Can Mather repeat in soccer?

621034.png

Can Mather repeat in soccer?

Mather soccer coach Branko Cvijovic is still reveling in the aftermath of his team's monumental victory in the Class 2A championship in November. And he can't help but think about what the only Chicago Public League winner since 1973 can do for an encore in 2012.

"I love the feeling at the end of the season to see everybody is still there," Cvijovic said. "You start in the heat in August and end in the cold and wind in October. You look around and see they still are around and it's a good feeling. They are healthy and have fun and if they accomplish something, that's a bonus."

Cvijovic, 50, grew up playing soccer in his native Montenegro. He played for an organized club, a second-tier team, and always felt he could coach the game he loved better than he could play it. After he came to the United States in 1989, he got an opportunity to prove he was right.

He arrived at Mather on Chicago's North Side 10 years ago. He coached the frosh-soph team to the city title in 2002 and guided the junior varsity to the city final in 2004. This year, he was named head coach of the varsity. From the first day of practice, he had a different approach.

"Everywhere else but here, in this country, the core of the game is to have fun, to let everyone have an individual style but to not hurt the team concept, especially at the amateur level. In high school, you aren't paid to play. You should do it for fun," Cvijovic said.

"I don't know if it is fun here but the approach in different sports is to play to win as opposed to having fun. There is too much pressure from coaches and parents. You even see it at the national level.

"My philosophy? I love to see the technical ability of the player. Let him do what he might not have an opportunity to do. Dedicate some time during practice for free time, fun time. Let them play and enjoy the game. That's my style -- let them play and have fun, even if it isn't practical. Let them enjoy the game."

Mather's drive to the school's first state championship in any sport is a feel-good story, a first-year coach molding the attitudes and styles and personalities of teenagers from five continents and nine nationalities into a cohesive unit that came together in a relative short period of time.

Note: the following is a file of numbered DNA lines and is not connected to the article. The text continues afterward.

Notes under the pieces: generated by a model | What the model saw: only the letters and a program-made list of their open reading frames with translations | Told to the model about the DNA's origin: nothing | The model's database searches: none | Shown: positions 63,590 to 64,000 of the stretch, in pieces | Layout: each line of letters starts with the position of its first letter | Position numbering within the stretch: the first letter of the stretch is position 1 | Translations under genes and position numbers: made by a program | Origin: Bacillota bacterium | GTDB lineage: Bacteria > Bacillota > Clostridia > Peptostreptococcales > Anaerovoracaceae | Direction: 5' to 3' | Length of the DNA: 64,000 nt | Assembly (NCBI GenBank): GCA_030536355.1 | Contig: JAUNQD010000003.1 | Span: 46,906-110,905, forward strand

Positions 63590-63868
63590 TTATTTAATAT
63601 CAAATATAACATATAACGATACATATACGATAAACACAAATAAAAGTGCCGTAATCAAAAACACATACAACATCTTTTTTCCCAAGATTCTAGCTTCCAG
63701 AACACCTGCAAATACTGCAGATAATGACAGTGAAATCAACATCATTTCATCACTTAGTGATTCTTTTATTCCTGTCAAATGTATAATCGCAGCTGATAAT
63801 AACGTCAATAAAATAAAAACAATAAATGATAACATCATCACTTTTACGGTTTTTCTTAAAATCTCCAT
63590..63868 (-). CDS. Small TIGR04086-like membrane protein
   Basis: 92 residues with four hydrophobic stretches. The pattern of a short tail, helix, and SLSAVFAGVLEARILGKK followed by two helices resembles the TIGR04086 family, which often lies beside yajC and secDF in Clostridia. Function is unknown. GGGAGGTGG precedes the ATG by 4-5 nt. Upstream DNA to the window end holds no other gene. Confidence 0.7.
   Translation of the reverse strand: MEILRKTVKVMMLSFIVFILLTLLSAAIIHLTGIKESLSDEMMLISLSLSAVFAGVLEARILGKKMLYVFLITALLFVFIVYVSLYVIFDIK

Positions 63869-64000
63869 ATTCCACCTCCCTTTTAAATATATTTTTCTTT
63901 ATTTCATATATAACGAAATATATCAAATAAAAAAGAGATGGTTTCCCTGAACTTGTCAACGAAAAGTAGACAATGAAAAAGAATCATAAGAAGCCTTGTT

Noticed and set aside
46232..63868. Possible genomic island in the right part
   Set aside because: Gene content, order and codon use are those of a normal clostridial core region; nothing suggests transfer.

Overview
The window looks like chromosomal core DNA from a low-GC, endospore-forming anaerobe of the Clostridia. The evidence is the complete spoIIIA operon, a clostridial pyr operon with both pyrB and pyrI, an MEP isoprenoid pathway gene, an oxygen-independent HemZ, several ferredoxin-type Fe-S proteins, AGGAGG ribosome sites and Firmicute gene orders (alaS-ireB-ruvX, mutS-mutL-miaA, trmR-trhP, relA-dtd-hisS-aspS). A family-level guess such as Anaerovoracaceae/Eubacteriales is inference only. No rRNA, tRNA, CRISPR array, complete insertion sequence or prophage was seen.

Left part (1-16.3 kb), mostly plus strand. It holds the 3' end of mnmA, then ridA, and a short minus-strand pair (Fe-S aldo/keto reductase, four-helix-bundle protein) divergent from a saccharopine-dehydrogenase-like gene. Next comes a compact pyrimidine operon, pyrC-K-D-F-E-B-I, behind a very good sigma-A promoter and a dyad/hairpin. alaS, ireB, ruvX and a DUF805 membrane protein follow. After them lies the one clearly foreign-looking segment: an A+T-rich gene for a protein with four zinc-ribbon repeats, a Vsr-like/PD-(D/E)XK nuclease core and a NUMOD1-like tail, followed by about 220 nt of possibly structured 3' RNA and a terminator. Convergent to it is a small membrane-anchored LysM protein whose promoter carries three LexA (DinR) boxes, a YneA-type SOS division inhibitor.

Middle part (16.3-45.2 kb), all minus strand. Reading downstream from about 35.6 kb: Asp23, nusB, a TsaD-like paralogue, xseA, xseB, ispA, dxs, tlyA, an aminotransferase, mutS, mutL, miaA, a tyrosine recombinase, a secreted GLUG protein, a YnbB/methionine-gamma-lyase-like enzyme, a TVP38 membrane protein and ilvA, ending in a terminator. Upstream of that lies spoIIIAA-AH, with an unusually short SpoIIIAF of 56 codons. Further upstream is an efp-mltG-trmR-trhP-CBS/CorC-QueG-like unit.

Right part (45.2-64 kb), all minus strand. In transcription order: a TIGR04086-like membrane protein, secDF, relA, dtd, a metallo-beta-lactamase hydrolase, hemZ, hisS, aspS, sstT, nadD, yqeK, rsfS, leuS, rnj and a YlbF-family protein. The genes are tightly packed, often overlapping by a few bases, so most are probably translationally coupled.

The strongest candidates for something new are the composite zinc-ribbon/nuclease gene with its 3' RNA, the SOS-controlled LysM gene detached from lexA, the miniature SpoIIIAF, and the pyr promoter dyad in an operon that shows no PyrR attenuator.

The 21-member squad, which included players from Nigeria, Syria, Iraq, Iran, Costa Rica, El Salvador, Bosnia and Mexico, started on Aug. 10 and only missed two practices in three months. A dozen played on last year's team that lost to Maine West in a Class 3A sectional final.

"From day one I believed there was great potential," Cvijovic said. "That's why I took the job. They need to work hard and come to practice and enjoy the game. But we are here to achieve great things.

"I saw them play last year when I wasn't coaching. I saw they had great talent. I saw a blend of styles and talent and stuff I enjoyed watching. I inherited a great team but I had to work hard to get them to believe in themselves and to develop team spirit and team cohesiveness. That's what they lacked last year. They didn't play together. They didn't know each other, being from five continents. They didn't know how to blend their styles and strengths. There was too much individualism.

"I wanted all of them to know that we shouldn't be happy with small things, that we are capable of doing great things. I didn't mention state but, deep down, I felt we could win state."

Mission accomplished. The Rangers, led by senior Qudus Lawal, crushed Chatham Glenwood 6-0 to win the state title and complete a 21-3-1 season. Lawal, the lone Public League selection on the Chicago Sun-Times All-Area team and one of five Nigerians on the team, scored a record four goals in the final, including three in the second half (two within a span of 17 seconds) as Mather broke away from a 1-0 halftime lead. He finished with 41 goals for the season.

"Skill-wise, I wouldn't be surprised if Lawal plays professionally," Cvijovic told veteran Chicago newspaper reporter John Montgomery. "I've never seen anybody use his body on a soccer field as well as he does to make the plays (to score goals). He is a skilled player. It's hard to guard him on the field. You have to have more than just skill."